Tech Tuesday: How is your home heated?
As the fall season ends and winter begins, temperatures are dropping, leading people to activate their central heating. Heating and cooling account for more than half of the energy usage in the average U.S. home, according to the U.S. Department of Energy.
Central heating distributes heat around a house from a central source. This happens by heating water and then moving the water around the house through a series of pipes, according to the HeatSmart.
The heat can be distributed either by connecting the pipes to radiators in every room or by running the pipes under the floors, according to the site.
Radiators typically require high temperatures in order to function, which can only come from a combustible boiler. Floor heating requires much less energy and can be powered by any heat source, according to the site.
Heat transfer works between objects through three general processes, conduction, radiation and convection, according to the U.S. Department of Energy.
Conduction is the process by which heat travels through solid materials. An example of this is when a room becomes warmer because of heat from outside moving in through the walls, according to the site.
Radiation is when heat comes from both visible and non-visible light, such as sunlight. This can be observed when a person feels the heat from a heated stove but is not directly touching the stove, according to the site.
Convection is the process behind hot air heating objects that it comes into contact with. With things like radiators, the air gets heated and through convection that air heats objects in the room as it circulates, according to the site.
To heat the water that gets run through the house, a central heat source is required. This is usually a boiler, or a furnace, according to the explainthatstuff.com.
Boilers are essentially large stoves that heat the water running through them with gas supplied from another source. Typically this is natural gas, according to the site.
When boilers are started, a valve opens and releases the gas into a sealed chamber using a series of jets. The gas is then ignited to warm a heat exchanger, which is used to take heat energy from the gas to the water, according to the site.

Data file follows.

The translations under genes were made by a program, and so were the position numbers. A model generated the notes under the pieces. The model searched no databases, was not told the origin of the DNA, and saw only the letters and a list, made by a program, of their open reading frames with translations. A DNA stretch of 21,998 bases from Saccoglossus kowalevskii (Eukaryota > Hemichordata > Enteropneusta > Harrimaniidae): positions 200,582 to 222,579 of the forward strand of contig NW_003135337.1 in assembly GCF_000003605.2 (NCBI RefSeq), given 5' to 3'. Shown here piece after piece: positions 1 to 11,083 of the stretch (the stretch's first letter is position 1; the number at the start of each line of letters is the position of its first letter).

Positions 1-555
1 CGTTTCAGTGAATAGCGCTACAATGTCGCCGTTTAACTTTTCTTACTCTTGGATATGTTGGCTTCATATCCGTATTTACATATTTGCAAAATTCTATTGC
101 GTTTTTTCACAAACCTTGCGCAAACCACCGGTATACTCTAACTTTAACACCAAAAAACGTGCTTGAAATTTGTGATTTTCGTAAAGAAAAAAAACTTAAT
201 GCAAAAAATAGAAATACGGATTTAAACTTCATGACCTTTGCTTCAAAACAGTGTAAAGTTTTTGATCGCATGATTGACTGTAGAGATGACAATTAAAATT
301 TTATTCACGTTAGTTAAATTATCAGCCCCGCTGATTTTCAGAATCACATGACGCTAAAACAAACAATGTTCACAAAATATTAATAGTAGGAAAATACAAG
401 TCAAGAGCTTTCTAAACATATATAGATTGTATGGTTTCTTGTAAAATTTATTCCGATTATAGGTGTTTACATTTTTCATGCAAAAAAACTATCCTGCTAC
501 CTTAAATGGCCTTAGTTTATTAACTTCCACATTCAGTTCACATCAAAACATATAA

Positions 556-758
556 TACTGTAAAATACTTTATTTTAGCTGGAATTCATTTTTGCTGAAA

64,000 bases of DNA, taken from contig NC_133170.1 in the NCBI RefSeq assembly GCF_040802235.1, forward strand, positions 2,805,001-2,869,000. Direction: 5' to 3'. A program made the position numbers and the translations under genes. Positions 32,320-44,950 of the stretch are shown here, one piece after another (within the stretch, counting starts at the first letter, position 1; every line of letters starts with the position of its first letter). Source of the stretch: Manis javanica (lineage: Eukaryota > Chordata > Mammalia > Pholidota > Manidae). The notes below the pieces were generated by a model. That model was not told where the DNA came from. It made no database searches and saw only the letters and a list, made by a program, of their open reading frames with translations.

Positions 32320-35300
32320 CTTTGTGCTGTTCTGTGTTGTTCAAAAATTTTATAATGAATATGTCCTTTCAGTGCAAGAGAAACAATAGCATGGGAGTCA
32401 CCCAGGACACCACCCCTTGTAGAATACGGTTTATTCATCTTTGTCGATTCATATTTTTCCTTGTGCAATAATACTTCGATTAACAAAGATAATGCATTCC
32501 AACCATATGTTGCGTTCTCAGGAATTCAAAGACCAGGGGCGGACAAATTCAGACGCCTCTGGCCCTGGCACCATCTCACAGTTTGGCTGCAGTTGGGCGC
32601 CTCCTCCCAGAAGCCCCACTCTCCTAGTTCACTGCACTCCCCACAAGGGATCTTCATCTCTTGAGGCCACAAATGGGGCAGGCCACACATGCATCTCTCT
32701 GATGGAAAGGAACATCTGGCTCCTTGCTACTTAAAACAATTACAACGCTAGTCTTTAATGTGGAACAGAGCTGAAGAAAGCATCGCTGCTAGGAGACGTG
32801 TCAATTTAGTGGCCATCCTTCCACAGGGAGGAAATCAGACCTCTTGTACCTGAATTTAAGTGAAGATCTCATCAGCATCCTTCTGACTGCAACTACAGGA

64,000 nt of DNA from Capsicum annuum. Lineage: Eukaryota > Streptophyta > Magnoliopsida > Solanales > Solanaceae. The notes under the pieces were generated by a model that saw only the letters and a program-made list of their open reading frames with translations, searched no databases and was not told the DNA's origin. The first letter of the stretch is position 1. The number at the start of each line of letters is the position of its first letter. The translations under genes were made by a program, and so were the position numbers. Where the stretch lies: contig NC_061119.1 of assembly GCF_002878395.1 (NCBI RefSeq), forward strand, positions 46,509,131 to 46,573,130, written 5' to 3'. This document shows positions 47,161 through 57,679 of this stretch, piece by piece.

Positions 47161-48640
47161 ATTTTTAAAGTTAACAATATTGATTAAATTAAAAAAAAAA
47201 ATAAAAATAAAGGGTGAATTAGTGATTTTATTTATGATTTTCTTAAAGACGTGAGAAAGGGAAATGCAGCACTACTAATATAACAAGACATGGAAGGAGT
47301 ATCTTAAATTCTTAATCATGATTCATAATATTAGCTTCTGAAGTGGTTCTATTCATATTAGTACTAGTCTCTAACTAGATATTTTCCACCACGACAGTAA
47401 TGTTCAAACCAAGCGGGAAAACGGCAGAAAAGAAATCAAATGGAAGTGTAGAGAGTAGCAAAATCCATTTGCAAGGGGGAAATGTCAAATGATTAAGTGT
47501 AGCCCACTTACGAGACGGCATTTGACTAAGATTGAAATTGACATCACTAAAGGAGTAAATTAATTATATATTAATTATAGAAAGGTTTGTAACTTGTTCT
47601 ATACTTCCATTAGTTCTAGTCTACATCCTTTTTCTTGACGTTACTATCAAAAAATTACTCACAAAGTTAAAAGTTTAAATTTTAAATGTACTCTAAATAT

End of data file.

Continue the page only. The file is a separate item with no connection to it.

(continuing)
The heat exchanger is a piece of metal that warms up the pipe carrying cold water, bringing up to about 140 degrees Fahrenheit, according to the site.
Water pumped through the pipe is carried to a large loop of piping that goes around the house. It passes through these pipes continuously, heating the radiators or floors and eventually returns to the boiler.
After going through the house a few times, the water cools down because it loses its energy to the house. As a result, the boiler starts up again to reheat the water so it can heat the house further, according to the site.
The activity of a boiler is controlled by a thermostat that activates the boiler when the temperature falls below a certain level and deactivates it when it rises above that level, according to the University of Virginia Department of Physics.
Simple thermostats are composed of a metal thermometer wrapped around a glass bulb filled with mercury. The thermometer is comprised of two different metals stuck tightly together and rolled up, according to the site.
When the thermometer is cooled, one metal contracts faster than the other and tightens, tipping the glass bulb over. Mercury in the bulb then moves to the opposite end of the bulb, which allows a current to pass through two wires.
With a current passing through those wires, the boiler is activated and begins to heat the house. When the thermometer is sufficiently heated, the metals will expand and tip the bulb back over, stopping the current from passing through the wires and turning off the boiler, according to the site.
This process is used frequently throughout the winter season, and a lot of energy is used powering the boiler and heating the water. As such, space heating is the largest energy expense for U.S. households. It accounts for 45 percent of energy bills, according to the U.S. Department of Energy.
Many heat sources can be used to power boilers, including natural gas, electricity, fuel oil, kerosene and propane. In the U.S., more homes have begun to use electricity, shifting away from natural gas, according to the U.S. Energy Information Administration.
Harshel Patel is a School of Arts and Sciences junior majoring in molecular biology and biochemistry. He is the digital editor of The Daily Targum. He can be found on Twitter @harshel_p.
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